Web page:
Friday, January 27, 2012

Time--Running Out of Somedays

I was listening to one of my favorite songs the other day….

Yeah, one of my favorite songs is sung by a frog. You got a problem with that?

So I was enjoying the part about following your dreams and how you hear destiny calling your name when I heard it:

Someday I’ll find it—
The rainbow connection—
The lovers,
The dreamers,
And me.

And it hit me. Crap! I’m running out of somedays!

No, I’m not ill or anything—I’m just getting old. (I refuse to accept that I’m old now, but I will admit I’m progressing in that direction.)

Not sure what made me so introspective that day, but it got me thinking about how many people run out of time before they realize any of their dreams. Of course, as the rock star said, our dreams change as time passes, but more often we just give up on them—convince ourselves that we’d really do this than that anyway. But when we abandon our dreams like worn out refrigerators, they (the dreams, not the refrigerators, though the thought of being haunted by a refrigerator is amusing in a surreal way) come back to haunt us like bittersweet nightmares.

When I was a child, our mother used to entertain my sister and me by drawing pictures of our favorite comic book characters. She had real talent. Only months before she died, my mother mentioned how she’d once dreamed of becoming an interior decorator, but had instead married young and decorated only her own homes. Did she regret it? Not really. But the dream never died, and she wondered “What if?” all her life. I think many people suffer that same fate. Is it because we choose dreams that are too far above us? Perhaps we just aren’t willing to make the sacrifices necessary to achieve them. Or do we just drift into other things and let our somedays play out without ever moving toward our goals?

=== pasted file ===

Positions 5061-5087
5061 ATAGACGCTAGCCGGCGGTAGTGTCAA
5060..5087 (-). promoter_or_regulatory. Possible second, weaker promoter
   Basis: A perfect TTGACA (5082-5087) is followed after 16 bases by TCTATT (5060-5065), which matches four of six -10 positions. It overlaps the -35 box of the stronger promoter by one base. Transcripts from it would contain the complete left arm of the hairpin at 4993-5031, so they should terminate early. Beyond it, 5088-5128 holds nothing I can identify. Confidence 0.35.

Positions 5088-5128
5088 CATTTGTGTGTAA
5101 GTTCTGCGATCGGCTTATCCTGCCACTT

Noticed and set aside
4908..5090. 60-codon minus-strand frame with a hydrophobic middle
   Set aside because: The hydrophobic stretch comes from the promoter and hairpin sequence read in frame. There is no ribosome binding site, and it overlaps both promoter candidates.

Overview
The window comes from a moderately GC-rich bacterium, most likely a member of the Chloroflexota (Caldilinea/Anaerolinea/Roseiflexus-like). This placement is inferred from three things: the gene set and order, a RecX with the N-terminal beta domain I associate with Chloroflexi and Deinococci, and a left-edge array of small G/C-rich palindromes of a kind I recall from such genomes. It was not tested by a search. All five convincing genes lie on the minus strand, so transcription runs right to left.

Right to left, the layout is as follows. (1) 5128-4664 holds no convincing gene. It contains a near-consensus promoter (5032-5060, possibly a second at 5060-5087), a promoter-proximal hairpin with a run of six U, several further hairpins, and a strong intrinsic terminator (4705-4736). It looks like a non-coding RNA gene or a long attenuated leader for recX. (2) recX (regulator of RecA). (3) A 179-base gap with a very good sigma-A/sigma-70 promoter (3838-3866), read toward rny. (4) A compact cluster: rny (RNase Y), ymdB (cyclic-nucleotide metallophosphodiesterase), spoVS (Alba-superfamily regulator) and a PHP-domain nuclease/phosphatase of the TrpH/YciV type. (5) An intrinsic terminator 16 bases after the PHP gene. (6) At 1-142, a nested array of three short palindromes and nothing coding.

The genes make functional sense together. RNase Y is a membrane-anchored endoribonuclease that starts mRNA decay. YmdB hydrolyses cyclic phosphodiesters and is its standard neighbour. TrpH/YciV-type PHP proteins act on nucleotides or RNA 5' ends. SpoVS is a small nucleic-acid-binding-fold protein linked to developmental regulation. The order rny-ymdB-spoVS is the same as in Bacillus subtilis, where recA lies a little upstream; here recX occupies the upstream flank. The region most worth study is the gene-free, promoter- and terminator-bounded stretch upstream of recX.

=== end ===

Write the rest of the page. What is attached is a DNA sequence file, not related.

When I took my brief detour into melancholy, I had already realized several of the dreams I’d listed when I graduated from high school:

1.     Be first in family to earn a college degree—check.
2.     Become a staff writer for a newspaper—check.
3.     Work for a large company writing and editing their publications—check.
4.     Write novels—check.
5.     Become a published author—oops.

That last one eluded me. But since I’ve cut about 40,000 words, my first novel appears to be on track for publication. I’ve finished a novella, started two more novels, and have plots for three more novellas.

Ok, so I worked for a regional newspaper instead of a national one, for a division of that large company instead of headquarters, and I didn’t get a big advance on my novel. I still feel a little like that country song, “Why Me Lord?” because I can’t think of one thing I’ve done that makes me deserve even to come close to fulfilling so many of my dreams.